Four decades ago China agreed not to press its territorial claim on the tacit understanding that Japan would not settle or build on the rocky islets. Every now and again nationalist activists from Hong Kong or Japan would land on one of the islands and plant a Chinese or Japanese flag; there was an angry showdown two years ago when Japan arrested a Chinese fishing boat captain. But the status quo prevailed.
Everything changed on Sept. 11 this year, when the Japanese government purchased three of the islands from their private owner. Chinese leaders and media reacted with fury, spurring demonstrations in scores of cities, some of which turned violent, with people looting and torching Japanese-owned businesses.
In vain did Japanese officials try to explain that Prime Minister Yoshihiko Noda had "nationalized" the islands to keep them out of the hands of the governor of Tokyo, a nationalist firebrand who was trying to buy them, likely to use them to provoke China.
Beijing declared its "base lines" around the islands, defining the exact area of its territorial claim, as the legal basis on which it claimed jurisdiction, and began sending surveillance vessels and, in one instance, two naval frigates, within 12 miles of the islands, into what Japan claims as its territorial waters.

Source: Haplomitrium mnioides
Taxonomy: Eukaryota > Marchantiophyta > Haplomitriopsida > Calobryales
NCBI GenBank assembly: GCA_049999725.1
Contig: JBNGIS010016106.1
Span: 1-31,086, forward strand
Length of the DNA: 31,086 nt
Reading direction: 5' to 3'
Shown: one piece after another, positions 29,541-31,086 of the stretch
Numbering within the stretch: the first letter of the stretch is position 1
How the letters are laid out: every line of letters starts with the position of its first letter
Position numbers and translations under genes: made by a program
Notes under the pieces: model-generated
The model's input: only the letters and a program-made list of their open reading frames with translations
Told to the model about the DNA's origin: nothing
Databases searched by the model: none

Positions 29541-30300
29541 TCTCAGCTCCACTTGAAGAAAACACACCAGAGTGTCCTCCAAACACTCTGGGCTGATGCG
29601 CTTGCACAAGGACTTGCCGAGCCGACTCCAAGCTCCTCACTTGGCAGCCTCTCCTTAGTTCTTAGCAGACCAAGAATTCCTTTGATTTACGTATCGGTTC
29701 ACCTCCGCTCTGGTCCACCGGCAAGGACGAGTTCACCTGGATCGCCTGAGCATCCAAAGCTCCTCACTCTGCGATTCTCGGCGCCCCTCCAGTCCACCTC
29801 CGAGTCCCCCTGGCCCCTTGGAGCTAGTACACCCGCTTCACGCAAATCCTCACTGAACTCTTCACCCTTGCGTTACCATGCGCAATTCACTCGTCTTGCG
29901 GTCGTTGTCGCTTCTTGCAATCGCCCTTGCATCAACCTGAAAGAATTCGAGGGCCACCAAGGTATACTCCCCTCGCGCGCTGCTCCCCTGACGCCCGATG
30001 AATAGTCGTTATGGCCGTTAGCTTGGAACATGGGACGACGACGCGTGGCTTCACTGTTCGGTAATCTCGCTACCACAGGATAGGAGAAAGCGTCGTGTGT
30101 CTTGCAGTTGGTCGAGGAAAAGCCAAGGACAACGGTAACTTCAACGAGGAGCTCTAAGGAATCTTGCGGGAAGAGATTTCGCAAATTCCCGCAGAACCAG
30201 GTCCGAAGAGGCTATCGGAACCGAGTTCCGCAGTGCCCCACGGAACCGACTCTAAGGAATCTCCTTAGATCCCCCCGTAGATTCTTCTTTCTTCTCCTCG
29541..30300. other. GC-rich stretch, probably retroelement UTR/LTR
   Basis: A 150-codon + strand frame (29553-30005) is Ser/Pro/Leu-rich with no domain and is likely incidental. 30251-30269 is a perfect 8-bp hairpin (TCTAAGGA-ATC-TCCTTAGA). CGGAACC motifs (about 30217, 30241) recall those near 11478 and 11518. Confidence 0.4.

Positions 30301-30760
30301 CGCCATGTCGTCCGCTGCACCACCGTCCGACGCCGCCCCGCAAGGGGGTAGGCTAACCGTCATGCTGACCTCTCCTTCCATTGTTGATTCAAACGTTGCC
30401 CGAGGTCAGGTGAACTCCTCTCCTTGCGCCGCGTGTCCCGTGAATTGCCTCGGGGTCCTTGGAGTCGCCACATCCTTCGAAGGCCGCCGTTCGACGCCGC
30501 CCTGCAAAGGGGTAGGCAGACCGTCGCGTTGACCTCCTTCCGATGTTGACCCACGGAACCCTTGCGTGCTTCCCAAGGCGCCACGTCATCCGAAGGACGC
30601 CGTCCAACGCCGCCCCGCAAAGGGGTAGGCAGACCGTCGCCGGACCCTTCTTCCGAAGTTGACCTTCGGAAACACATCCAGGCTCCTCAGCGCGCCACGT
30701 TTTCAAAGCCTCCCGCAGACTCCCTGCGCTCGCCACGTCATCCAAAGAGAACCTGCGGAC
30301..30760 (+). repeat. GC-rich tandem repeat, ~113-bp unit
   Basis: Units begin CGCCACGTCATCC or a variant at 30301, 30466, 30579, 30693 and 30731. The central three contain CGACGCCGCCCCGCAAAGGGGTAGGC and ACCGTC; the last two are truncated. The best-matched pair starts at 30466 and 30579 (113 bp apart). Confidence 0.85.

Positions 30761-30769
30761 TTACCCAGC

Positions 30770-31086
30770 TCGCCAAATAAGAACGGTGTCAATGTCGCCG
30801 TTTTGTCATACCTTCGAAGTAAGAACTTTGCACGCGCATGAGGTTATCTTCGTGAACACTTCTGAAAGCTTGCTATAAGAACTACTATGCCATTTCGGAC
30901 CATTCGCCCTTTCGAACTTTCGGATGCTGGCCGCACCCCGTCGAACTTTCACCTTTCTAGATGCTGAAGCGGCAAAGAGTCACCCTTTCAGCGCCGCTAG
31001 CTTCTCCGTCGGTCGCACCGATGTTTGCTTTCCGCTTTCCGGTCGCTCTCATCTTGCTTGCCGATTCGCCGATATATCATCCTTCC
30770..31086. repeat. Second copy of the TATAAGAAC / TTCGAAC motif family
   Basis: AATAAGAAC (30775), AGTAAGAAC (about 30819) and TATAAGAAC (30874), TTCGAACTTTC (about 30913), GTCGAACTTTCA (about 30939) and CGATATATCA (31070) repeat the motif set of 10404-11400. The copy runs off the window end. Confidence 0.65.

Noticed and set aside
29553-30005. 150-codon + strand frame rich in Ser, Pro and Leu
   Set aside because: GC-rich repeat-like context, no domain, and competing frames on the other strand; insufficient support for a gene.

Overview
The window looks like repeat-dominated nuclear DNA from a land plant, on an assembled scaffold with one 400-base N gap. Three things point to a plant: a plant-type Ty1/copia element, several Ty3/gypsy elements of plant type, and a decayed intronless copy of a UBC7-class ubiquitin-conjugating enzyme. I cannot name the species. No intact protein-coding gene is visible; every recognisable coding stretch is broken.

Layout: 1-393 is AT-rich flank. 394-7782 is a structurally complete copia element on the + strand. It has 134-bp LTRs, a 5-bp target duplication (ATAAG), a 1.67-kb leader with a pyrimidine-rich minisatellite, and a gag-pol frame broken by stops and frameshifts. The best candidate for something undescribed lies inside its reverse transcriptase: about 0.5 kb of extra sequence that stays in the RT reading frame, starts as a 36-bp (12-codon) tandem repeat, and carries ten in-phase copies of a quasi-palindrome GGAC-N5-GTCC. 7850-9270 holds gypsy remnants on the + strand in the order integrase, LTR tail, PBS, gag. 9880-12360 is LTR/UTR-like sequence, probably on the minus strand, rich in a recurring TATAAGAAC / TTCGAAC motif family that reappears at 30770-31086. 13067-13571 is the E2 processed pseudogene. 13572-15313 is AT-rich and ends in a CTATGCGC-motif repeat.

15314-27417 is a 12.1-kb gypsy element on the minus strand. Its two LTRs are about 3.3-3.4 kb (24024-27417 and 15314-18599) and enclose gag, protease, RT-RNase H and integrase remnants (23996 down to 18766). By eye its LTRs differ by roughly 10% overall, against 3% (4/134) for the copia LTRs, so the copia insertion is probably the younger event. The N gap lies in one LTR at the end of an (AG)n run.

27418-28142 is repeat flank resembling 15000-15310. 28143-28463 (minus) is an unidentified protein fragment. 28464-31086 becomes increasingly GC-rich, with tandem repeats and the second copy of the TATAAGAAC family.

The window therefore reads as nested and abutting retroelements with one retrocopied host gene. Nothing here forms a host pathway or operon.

"These patrols change the fact of only Japan controlling the islands," says Professor Liu. "Japanese administration and management will no longer be a reality."
At the same time, the Chinese Navy and Air Force staged joint drills in the East China Sea, not far from the disputed area, and the vice chairman of China's Central Military Commission, Gen. Xu Caihou, publicly urged the Army to "be prepared for any possible military combat," the state news agency Xinhua reported.